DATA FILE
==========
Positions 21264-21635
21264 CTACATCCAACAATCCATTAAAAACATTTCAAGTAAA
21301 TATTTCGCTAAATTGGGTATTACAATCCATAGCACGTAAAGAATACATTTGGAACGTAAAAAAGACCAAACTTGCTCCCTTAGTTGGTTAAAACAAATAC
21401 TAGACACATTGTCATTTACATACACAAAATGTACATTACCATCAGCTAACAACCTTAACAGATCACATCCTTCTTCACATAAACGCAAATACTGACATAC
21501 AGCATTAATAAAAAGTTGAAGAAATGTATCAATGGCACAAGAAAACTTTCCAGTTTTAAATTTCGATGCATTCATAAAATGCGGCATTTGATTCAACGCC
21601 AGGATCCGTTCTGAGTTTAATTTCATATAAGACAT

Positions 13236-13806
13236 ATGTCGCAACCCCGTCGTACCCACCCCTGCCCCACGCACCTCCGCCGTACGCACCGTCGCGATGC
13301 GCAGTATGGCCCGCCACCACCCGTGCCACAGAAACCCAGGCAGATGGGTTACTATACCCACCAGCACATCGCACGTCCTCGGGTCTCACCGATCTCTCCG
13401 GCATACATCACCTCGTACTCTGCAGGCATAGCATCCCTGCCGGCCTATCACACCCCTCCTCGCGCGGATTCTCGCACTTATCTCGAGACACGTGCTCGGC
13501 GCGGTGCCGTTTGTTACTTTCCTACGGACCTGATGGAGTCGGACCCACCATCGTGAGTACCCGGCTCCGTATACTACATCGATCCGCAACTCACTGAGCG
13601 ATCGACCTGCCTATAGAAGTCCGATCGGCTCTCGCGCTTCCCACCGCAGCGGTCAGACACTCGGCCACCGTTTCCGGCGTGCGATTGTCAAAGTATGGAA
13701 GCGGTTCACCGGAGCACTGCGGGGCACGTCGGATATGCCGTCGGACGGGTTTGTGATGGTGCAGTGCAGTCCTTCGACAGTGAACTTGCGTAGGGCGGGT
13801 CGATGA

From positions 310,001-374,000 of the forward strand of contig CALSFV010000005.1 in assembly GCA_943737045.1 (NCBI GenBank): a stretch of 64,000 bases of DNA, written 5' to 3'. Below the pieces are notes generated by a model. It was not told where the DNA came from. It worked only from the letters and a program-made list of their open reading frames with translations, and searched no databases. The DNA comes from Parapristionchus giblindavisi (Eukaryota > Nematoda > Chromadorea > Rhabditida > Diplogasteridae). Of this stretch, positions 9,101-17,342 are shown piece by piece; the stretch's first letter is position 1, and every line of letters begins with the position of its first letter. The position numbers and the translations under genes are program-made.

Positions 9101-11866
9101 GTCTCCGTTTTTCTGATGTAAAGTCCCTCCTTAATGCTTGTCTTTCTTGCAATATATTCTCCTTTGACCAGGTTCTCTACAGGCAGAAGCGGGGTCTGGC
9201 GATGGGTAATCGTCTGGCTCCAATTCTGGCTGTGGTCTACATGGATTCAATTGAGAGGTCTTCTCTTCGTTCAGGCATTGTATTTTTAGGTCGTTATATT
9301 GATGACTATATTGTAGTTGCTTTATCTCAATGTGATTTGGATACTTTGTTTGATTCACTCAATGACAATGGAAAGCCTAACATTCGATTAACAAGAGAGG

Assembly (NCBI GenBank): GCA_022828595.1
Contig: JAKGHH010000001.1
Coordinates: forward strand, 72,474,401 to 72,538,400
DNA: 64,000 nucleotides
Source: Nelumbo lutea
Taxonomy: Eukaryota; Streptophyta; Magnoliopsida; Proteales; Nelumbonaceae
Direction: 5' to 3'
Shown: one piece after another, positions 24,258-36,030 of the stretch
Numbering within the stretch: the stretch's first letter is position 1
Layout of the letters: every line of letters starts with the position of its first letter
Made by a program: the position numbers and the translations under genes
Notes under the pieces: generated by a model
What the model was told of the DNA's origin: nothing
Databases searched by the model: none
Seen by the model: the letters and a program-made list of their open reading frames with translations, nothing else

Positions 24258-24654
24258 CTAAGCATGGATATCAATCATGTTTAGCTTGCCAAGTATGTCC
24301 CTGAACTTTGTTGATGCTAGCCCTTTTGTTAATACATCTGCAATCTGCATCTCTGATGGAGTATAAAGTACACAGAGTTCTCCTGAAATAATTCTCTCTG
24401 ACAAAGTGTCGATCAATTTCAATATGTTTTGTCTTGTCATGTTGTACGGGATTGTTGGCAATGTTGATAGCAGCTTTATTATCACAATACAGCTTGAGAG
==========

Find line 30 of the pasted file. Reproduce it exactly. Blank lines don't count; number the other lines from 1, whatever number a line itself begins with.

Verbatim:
Made by a program: the position numbers and the translations under genes